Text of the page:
Do You Want or Need to Make A Change in Your Health Plan?

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This fall season will be an active time period for most people under age 65 who do not have employer sponsored group insurance and people with Medicare Plans. These annual enrollment periods are usually the only time people 65+ can change their Medicare Advantage Plan or under age 65 change their Obamacare ACA Plan.

Medicare: People who buy Medicare Plans, including Medicare Advantage Plans (MA), Medicare Drug Plans (Part D) have an annual enrollment period (AEP) to make changes. Some people may move from an MA to a Medicare Supplement; from a supplement to an MA, others from one MA to another MA and still others will change their Medicare Drug coverage. The AEP time period for people on Medicare to change coverage for year 2018 is 10/15 – 12/7/2017. Note: People with Medicare Supplements may change from one supplement to another anytime during the year.

For those on Medicare and with a limited annual income and resources may qualify for assistance called “LIS” or limited income subsidy. The 2017 limits are: Income under $18,090 for a single – $24,360 per couple; and Resources under $13,820 for a single and $27,600 for a couple.

Obamacare – ACA: People on Obamacare (ACA) have a slightly different open enrollment period (OEP); from 11/1/2017 to 12/15/2017. Some people are able to change coverage during other times of the year due to “special election periods” (SEPs). SEPs are usually for life changing events such as involuntary loss of insurance, a marriage or birth of a child. For other SEPs, contact an ACA agent or go to healthcare.gov.

Whether you are researching a plan for people under age 65 through ACA (also called Obamacare), or a Medicare Plan you should consider the following:

First, ask if the Plan has a network. If so, confirm that the providers and/or pharmacy you wish to use are in the network.
If there is a network: is there coverage for covered expenses incurred outside of the network? How are they covered?
Look at any deductibles, co-pays and out of pocket maximums.
Consider the value of the insurance plan, not only the price. Will you have an agent? Is that agent accessible ( here locally)?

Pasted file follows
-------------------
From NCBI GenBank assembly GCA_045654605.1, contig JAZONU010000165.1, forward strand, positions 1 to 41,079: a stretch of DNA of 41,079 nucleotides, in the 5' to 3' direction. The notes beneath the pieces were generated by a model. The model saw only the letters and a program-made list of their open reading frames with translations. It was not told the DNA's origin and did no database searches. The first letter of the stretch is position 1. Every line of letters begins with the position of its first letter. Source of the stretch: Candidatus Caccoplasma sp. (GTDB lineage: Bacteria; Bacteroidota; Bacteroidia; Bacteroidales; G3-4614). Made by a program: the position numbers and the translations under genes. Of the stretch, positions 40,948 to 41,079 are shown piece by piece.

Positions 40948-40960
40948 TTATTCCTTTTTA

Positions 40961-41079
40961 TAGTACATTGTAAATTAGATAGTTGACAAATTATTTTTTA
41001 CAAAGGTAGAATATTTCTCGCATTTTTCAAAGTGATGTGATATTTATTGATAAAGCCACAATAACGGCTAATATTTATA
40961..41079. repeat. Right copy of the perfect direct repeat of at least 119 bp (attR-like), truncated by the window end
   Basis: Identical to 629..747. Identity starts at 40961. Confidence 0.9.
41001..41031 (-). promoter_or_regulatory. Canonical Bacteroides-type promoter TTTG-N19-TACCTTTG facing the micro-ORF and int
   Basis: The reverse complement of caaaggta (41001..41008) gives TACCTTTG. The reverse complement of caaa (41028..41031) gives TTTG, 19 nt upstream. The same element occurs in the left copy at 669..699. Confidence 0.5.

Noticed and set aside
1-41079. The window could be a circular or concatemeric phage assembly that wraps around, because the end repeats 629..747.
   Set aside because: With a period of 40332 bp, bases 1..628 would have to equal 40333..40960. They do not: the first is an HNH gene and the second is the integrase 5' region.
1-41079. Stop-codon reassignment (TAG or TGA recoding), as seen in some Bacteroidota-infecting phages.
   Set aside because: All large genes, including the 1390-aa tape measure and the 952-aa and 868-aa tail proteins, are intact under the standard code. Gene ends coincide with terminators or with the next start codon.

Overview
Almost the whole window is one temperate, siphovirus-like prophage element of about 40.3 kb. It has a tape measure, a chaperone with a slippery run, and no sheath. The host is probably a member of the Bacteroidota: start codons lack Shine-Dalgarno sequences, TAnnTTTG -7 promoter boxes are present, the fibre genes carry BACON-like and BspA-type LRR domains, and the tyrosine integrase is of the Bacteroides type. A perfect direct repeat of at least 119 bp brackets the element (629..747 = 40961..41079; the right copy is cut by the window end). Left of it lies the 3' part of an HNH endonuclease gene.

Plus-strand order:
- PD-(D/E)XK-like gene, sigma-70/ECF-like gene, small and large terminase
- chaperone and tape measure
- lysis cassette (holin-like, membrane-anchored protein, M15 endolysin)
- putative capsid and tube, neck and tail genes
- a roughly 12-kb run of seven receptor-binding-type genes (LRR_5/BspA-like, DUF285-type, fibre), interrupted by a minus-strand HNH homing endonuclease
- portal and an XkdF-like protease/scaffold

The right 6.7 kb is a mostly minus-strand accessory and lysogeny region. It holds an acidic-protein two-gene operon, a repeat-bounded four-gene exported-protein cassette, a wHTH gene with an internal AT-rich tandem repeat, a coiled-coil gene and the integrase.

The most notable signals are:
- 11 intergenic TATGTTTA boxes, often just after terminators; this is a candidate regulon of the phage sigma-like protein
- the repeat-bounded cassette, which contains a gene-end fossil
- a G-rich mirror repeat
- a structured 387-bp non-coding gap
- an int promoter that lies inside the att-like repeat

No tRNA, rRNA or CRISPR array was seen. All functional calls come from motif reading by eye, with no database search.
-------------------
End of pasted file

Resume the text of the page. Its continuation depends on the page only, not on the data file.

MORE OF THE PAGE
Confirm the drugs you take are covered by the plan. Ask if the plan has any drug restrictions such as prior authorization, step therapy or quantity limits.
Where can you secure medical care or prescriptions if you are traveling and had an emergency or non-emergency medical or prescription expense?

For those under age 65: gather information as to whether or not you may be eligible for a “subsidy” (also called tax credits toward premiums) and “cost sharing” (reduced deductible and out of pocket costs). ACA premiums and sometimes coverage can be based on one’s family unit income. Also, people who choose not to buy qualified coverage may well have a penalty. If this is your case, learn how the penalty works.

Some people spend more time researching a purchase of a car than they spend researching what will be their access to healthcare. Your health and ability to seek care from the providers you wish has great value. Spend time and see professional help. Agents specializing in Medicare Plans and Certified ACA insurance agents can help you understand your options and this help is at no cost to you.

Written by

Steven A. Buttice is the president of Medical Reimbursement & Management Services, Inc., a firm specializing in issues affecting seniors, including seminars and consultation on Medicare Plans, Long Term Care and other types of insurance, claims issues, and sales/service of insurance products since 1984.

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